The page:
Reuters, Aug. 15, 2002
By Tan Ee Lyn
HONG KONG (Reuters) – Hui Yee-han and her young daughter were performing their slow-motion Falun Gong exercises in a Hong Kong park one morning when an old man berated her for corrupting her child.
His reaction reflected a growing fear here that the spiritual movement’s defiance of Beijing could prompt a crackdown and threaten the freedoms Hong Kong enjoys as a special territory inside China.
“He told me it was fine if I wanted to practice Falun Gong, but I shouldn’t bring my child with me,” said Hui, a housewife.
Falun Gong is an eclectic combination of meditative exercises and elements from Taoism and Buddhism.
Some of its followers believe that strict adherence to its teachings can keep illness at bay.
The movement only began in 1992, but now claims 100 million members in China and a following of “tens of millions” in at least 50 countries around the world.
Hong Kong and nearby Macau are the only parts of China where it remains legal.
China outlawed the group in 1999 after its ability to muster mass protests in the heart of Beijing raised the spectre of popular discontent against the Communist Party’s rule.
Pro-democracy groups fear the Hong Kong government, under pressure from Beijing, may use Falun Gong as an excuse to speed up enactment of an anti-subversion law, which Hong Kong is required to do under its constitution.
Rights activists fear such a law may be used arbitrarily to crush anyone Beijing does not agree with.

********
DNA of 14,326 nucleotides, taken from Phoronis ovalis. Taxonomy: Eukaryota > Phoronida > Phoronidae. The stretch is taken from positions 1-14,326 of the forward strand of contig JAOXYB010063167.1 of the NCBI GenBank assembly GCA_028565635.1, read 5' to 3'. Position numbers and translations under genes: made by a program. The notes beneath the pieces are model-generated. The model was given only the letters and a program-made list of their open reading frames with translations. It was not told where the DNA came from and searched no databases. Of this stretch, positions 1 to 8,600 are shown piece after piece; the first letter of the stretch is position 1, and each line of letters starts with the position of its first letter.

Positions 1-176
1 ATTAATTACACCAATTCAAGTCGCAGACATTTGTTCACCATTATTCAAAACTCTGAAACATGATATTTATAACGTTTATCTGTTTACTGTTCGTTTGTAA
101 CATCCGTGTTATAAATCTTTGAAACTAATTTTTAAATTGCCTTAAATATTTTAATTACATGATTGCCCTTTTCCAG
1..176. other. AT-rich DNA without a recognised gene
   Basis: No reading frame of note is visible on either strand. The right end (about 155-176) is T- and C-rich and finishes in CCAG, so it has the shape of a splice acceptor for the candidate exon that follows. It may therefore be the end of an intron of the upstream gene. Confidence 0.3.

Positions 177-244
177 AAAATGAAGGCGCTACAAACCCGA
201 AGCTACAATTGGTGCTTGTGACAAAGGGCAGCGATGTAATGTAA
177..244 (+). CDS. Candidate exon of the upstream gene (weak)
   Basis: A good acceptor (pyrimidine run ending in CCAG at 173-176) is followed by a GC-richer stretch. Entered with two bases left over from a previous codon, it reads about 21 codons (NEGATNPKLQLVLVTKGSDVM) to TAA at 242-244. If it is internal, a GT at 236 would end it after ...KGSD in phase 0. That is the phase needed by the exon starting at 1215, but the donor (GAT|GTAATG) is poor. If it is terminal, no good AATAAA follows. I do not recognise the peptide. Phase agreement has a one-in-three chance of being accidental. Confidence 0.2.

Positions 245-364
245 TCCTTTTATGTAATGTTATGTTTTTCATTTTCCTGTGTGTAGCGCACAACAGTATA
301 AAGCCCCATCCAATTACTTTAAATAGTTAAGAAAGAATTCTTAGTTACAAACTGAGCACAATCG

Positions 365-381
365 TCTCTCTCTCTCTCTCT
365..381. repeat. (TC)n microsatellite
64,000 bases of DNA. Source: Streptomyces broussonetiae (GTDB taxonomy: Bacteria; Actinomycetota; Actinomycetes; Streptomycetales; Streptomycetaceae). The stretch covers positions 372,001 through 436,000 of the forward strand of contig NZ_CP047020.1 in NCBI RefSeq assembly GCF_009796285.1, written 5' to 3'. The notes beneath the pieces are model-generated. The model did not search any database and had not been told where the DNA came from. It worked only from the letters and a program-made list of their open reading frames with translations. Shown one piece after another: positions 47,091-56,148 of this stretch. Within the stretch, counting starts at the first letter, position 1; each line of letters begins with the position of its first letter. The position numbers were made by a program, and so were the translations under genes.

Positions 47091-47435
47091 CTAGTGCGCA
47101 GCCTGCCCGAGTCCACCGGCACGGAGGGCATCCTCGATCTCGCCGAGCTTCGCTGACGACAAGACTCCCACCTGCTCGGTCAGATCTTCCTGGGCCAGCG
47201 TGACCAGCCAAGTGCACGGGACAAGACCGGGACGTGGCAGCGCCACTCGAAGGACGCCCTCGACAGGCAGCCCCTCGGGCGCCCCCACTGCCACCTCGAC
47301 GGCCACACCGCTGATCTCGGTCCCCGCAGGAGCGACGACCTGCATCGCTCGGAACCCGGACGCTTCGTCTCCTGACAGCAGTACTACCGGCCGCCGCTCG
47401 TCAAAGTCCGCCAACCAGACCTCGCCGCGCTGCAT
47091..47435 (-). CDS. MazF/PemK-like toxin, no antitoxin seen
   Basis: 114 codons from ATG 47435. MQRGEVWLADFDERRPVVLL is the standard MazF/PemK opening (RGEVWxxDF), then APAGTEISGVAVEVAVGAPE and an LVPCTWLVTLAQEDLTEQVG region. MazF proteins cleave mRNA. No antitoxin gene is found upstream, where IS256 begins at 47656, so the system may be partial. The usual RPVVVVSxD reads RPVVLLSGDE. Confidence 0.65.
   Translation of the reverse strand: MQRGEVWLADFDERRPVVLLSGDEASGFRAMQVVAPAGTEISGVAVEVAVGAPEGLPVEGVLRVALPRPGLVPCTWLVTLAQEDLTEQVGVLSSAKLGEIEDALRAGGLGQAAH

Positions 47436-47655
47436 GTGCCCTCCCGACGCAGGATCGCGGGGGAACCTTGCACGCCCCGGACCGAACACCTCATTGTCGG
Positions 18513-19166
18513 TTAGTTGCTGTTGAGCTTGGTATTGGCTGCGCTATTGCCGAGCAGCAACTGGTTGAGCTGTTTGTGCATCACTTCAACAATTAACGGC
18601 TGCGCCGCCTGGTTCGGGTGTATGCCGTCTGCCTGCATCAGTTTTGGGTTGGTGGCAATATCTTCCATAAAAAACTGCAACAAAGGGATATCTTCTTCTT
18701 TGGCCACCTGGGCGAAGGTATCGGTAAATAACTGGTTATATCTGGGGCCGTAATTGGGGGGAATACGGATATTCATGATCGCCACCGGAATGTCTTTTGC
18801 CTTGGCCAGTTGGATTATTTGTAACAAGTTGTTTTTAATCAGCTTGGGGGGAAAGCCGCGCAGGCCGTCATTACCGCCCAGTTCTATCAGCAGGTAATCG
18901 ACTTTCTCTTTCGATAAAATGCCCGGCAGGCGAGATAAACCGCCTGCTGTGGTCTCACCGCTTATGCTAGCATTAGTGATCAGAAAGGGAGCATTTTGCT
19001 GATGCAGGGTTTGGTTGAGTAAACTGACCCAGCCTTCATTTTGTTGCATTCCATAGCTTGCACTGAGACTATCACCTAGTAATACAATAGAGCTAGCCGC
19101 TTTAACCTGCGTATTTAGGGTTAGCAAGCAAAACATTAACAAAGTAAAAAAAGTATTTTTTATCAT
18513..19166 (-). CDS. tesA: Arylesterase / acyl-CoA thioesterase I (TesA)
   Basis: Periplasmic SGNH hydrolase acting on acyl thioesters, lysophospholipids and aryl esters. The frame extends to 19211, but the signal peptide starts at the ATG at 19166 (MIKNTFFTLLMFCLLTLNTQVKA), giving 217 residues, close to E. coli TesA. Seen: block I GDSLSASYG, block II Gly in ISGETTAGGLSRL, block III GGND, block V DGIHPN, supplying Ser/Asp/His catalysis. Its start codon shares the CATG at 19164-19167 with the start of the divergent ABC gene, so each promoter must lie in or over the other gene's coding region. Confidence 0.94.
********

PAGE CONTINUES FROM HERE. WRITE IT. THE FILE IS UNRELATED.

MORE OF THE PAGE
On Thursday, a Hong Kong court convicted 16 Falun Gong members of obstruction and other offences during a protest against Beijing, a ruling likely to spark fresh concern about freedoms in the territory.
While Falun Gong followers may gather and practice in public places, hold conferences and even protests in Hong Kong, they say they are up against more subtle restrictions.
“It’s obvious that the space for us (to practice) is being squeezed, from booking of venues, to being prosecuted and it’s absurd that people who come to visit are turned away,” Han said.
It is not uncommon now to see foreign Falun Gong members being turned away by immigration authorities and bundled on to the next departing flight or ferry, especially around sensitive periods when Chinese leaders are visiting.
Hong Kong’s constitution guarantees religious freedom to its 6.8 million people and a high-level of autonomy. Beijing is responsible only for Hong Kong’s defence and foreign affairs.
Many people in Hong Kong have begun to see the 500 or so Falun Gong followers here as troublemakers that the territory would be better off without.
The group in Hong Kong has not been able to get a local publisher to print their materials or books in recent years and more than 40 applications since mid 2001 to book public venues for Falun Gong conferences have been turned down, Hui said.
Public reception of the movement, however, has not been all bad. Strangers have approached the group to express support or ask for their literature, Hui said.
Senior Chinese officials and academics say quick passage of the new anti-subversion law is necessary to prevent anyone from using Hong Kong as a base to subvert the mainland.
“If they are pronounced not guilty (on Thursday), there may be people in Beijing and Hong Kong who will say the more effective way to curb the movement would be through an anti-subversion law,” Law Yuk-kai of the Hong Kong Human Rights Monitor told Reuters on Wednesday before the verdict.